Arabic Beat features more of the upbeat Middle Eastern and North African dance music that made Arabic Groove a global success.
Across the Middle East and North Africa, the beat goes on. Inspired by music from across the globe but true to Arabic music’s deep roots, the sounds of raï’s rolling funk and the shimmering pulse of raqs sharki (“belly dance” music) tell the story of a thriving contemporary scene that stretches across the breadth of the Mediterranean.
This scene shines on Putumayo’s Arabic Beat (Putumayo World Music; release: July 31, 2012), a collection that chronicles the musical creativity of Arabic musicians today. The album revels in artists rarely heard in the West: the unsung stars and hit- makers who shape the region’s music. Wild-eyed bohemians and visionary songwriters, belly-dancers and R&B crooners, child stars and Idol-style contest victors, the artists on Arabic Beat each have their own story. But, most have one thing in common: They are household names in certain corners of the Arabic world, but have yet to reach many listeners in the rest of the world.
“Arabic Groove, our first exploration of this music, has been our best-selling album since Putumayo World Music began in 1993. It’s clear that, contemporary Arabic music’s upbeat, danceable grooves have universal appeal,” notes Putumayo head Dan Storper. “And, even if you are a long time Arabic music fan, some of these artists will be new discoveries.” These discoveries include the rocking Berber roots of Morrocco’s Jalal El Hamdaoui and the funky grooves of Algerian performer Cheb Amar. The collection also reflects how the Arabic beat echoes in major centers of immigration in European cities like Marseille (home of Watcha Clan) and Barcelona (where Nour is based).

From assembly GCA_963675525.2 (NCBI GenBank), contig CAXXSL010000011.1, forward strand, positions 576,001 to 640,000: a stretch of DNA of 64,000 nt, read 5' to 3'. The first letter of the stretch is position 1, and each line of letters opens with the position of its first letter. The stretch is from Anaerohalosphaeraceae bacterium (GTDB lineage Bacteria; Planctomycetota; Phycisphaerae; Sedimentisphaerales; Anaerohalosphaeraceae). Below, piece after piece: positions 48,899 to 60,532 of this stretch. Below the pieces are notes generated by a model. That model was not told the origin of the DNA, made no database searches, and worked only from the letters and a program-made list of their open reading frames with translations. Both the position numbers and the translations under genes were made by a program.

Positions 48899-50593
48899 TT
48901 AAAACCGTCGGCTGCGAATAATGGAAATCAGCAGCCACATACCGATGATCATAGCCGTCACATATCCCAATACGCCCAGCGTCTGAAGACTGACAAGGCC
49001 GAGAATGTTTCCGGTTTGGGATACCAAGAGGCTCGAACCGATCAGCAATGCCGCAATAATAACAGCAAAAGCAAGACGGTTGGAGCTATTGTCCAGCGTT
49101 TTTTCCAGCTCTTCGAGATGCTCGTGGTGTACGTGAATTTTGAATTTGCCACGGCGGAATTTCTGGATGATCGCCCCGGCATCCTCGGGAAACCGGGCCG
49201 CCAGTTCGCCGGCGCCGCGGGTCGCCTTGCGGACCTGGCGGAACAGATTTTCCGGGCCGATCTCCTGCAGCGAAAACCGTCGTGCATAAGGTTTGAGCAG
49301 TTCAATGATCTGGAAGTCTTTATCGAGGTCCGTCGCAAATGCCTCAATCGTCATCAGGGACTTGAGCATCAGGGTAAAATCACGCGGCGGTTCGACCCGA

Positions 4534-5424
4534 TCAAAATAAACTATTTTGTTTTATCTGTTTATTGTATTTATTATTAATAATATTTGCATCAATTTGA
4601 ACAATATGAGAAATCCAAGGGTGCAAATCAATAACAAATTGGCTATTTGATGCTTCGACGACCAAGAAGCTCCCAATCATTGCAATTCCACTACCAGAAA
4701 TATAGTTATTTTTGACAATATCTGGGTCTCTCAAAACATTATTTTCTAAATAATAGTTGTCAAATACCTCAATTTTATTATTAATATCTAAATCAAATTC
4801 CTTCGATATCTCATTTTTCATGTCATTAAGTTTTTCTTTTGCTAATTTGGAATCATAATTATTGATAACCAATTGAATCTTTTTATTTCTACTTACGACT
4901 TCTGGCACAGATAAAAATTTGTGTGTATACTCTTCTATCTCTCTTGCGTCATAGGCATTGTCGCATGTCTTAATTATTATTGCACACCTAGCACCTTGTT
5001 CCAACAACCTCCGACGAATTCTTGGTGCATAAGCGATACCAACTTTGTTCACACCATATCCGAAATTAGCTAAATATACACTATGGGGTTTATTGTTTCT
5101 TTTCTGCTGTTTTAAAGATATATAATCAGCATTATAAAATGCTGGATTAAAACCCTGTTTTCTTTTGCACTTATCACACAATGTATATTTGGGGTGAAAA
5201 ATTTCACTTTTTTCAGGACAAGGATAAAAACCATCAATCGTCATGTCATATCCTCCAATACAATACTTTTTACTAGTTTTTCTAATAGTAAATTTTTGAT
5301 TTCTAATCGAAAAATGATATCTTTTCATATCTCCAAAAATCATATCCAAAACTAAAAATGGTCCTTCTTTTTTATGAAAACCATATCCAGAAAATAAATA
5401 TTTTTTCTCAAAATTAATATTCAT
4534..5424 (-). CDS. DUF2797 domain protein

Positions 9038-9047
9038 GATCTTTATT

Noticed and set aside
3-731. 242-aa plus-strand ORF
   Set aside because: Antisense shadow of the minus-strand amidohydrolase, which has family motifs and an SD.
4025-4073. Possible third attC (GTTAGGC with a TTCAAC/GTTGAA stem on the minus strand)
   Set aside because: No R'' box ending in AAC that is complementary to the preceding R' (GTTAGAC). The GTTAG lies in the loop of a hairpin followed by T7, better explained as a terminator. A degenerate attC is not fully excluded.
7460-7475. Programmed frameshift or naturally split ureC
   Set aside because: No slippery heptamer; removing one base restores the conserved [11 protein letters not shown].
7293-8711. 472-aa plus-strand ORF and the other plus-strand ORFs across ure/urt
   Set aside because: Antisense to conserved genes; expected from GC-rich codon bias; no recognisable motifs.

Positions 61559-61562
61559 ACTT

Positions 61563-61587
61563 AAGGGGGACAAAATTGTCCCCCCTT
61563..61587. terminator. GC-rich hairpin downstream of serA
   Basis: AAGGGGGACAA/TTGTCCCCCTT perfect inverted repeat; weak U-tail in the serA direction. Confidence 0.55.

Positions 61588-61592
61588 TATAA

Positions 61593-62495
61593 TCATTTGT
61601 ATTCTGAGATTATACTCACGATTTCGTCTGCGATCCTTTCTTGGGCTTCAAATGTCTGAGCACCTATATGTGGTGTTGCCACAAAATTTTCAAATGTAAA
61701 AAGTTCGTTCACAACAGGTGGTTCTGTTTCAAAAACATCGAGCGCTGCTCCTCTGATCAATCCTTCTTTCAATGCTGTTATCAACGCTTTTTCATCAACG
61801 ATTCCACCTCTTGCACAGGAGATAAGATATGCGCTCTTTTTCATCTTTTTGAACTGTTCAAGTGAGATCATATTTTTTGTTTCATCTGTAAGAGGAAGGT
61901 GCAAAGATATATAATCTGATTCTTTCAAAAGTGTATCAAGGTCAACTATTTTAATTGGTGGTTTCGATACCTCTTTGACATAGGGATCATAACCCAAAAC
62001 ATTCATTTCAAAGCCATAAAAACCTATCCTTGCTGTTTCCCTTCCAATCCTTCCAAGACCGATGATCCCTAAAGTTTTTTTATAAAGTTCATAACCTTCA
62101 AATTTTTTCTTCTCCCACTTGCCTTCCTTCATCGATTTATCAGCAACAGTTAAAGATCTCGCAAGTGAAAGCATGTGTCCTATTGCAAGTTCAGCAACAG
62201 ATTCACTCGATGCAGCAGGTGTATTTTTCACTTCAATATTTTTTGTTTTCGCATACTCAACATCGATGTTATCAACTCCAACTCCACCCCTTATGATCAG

“An element that unites all the artists is the mix of Arabic music with Western influence,” explains Syrian-born, Austin-based singer Zein Al-Jundi, whose raqs sharki-powered pop delight “Ajmal Gharam” uses flamenco flourishes and Parisian-style accordion along with Arabic percussion. “It’s the authentic Arabic flavor, mixed with sounds and ideas from the West. It’s a very solid Arabic pulse, with sprinkles of different flavors on top.”
Another element ties many of these tracks together: the spirit of liberation and change that inspired the recent protest movements across the region. Though often singing of love and good times like artists everywhere, many of the musicians on the album also thoughtfully and poetically offer their perspective on everything from the difficulties of immigration to the desire for freedom (like Watcha Clan’s artful rendition of “Osfour,” a song by Lebanese oud master and maverick musical legend Marcel Khalifé). Reflecting the youthful, free spirit that guided the Arab Spring, these tracks highlight the positive, hopeful side of Arabic culture.
This was pure serendipity for Putumayo. “We’ve been working on this collection for three years and have never chosen to release an album based on what’s going on in the world. It’s always about the music,” says Storper, “and, the contemporary music scene in the Arabic world continues to evolve in new and exciting ways.”